Think about this. These are the pharmaceuticals we take to return ourselves to health and wellness, to manage chronic conditions. And here we have example after example of things that are contaminated, are not what they are intended to be. These are basic, common medications.
In 2018, the F.D.A. recalled several blood pressure medications made in China that were contaminated with cancer-causing toxins. Now, I would imagine there are a few people that come to work every day in this building that take a blood pressure medication. What if you had been taking one for a period of time, and it contained the cancer-causing toxins?
Americans deserve better than this from their pharmaceutical supply chain. If we allow this to continue, we are going to do so at our own peril.
I encourage my colleagues to support the bipartisan Securing America’s Medicine Cabinet Act. Sen. Menendez has worked on this legislation with me, and I’m grateful to him for his support. Mr. President, you are working on legislation that would address some of these issues. Bring this pharmaceutical manufacturing back into the United States of America.
We need to end Chinese control over our health and wellness in this pharmaceutical supply chain. This may seem like something that is too large or too risky an undertaking, but we have already paid dearly for our reliance on Chinese drug manufacturers, and it’s not going to stop because that vulnerability is leverage in the hands of madmen in Beijing who seek nothing but power and will go to any lengths to acquire that power. They don’t care who they hurt. It’s clear with this global pandemic. They don’t care if it is innocent people that are sick or maybe even that lose their life. And they defy us, they defy us when we try to stop them.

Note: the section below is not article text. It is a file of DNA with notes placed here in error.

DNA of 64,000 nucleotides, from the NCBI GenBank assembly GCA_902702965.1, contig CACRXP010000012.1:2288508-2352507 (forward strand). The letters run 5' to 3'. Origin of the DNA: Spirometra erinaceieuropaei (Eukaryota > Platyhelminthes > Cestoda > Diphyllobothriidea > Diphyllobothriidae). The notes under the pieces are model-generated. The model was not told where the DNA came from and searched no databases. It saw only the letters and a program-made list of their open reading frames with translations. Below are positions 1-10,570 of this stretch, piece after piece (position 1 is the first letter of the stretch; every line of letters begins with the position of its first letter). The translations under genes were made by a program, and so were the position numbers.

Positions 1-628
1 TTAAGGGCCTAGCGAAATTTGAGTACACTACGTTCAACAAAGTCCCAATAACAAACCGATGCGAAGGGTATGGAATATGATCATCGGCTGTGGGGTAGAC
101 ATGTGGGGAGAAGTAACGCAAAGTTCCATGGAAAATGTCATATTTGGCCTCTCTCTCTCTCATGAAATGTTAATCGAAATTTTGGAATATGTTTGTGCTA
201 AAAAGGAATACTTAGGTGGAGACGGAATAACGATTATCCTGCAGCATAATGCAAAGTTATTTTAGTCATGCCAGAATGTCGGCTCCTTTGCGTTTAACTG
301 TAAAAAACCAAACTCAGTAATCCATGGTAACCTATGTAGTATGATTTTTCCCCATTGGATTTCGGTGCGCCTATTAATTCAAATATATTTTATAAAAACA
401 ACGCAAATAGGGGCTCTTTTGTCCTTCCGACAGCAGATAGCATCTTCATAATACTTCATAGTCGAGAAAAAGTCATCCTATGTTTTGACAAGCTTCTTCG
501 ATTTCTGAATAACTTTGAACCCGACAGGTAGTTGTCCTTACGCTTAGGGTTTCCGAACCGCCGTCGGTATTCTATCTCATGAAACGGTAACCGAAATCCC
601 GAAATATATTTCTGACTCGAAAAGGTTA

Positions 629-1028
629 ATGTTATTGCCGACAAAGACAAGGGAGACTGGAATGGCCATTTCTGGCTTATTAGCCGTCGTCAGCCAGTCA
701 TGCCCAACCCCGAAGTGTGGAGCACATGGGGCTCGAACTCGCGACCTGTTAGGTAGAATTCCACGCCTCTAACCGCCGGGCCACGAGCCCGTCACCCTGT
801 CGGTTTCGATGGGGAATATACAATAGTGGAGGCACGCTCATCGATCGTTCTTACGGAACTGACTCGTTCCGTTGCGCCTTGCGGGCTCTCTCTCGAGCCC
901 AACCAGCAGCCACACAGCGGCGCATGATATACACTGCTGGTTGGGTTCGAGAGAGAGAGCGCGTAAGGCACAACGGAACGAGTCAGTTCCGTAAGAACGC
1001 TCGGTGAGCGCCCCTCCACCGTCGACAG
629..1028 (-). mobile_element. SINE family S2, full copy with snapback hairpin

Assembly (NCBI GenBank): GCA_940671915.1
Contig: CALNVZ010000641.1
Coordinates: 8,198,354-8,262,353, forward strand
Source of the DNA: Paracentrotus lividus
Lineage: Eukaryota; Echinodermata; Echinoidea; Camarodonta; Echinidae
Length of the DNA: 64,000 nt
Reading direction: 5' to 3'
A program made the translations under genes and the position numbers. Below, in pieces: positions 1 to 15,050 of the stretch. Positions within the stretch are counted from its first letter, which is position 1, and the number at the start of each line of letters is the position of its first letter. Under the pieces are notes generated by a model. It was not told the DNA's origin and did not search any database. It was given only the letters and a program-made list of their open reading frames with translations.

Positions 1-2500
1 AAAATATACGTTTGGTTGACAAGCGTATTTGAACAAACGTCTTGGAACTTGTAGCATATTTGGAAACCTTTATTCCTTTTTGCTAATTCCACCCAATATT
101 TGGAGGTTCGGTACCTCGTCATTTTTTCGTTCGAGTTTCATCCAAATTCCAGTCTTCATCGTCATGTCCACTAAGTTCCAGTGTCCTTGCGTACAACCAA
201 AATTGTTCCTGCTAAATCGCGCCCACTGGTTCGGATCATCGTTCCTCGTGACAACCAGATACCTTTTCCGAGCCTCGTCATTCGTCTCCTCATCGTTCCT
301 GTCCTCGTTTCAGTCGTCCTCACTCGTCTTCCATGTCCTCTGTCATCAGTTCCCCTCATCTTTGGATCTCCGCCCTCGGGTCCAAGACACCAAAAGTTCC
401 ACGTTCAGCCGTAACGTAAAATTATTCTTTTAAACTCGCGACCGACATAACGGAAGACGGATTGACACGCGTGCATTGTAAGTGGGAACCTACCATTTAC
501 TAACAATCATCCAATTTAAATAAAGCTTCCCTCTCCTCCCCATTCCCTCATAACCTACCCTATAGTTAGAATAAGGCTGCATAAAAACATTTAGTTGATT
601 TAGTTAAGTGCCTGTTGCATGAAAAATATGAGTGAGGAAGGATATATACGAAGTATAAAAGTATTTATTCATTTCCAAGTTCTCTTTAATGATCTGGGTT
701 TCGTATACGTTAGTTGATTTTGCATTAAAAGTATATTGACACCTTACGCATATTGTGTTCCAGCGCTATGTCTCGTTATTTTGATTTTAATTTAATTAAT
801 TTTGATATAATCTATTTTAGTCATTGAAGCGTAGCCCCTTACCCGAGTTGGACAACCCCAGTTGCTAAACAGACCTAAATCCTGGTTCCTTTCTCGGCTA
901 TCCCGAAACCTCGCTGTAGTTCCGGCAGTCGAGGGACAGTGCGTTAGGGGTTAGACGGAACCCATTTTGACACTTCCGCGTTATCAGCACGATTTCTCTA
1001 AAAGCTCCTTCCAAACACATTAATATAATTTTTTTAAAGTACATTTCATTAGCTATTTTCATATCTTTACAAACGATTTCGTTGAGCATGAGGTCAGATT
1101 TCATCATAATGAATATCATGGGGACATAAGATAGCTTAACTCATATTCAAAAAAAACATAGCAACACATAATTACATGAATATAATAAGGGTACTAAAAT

It’s time that we rise to the challenge and that we return this supply chain.
As Breitbart News reported in February, the coronavirus pandemic has brought increased attention to the United States’ dangerous dependence on China for pharmaceutical and medical supplies, including an estimated 80 percent of the active pharmaceutical ingredients needed to produce drugs in the United States.
The 2019 report of the U.S.-China Economic and Security Review Commission notes that China is “the world’s largest producer of active pharmaceutical ingredients (APIs). The United States is heavily dependent on drugs that are either sourced from China or include APIs sourced from China.” The report further explains that although India is the world’s leading supplier of generic drugs, India gets 80 percent of its active pharmaceutical ingredients directly from China. The United States also imports 80 percent of its APIs from overseas (primarily from India and China) and “a substantial portion” of its generic drugs “either directly from China or from third countries like India that use APIs sourced from China.”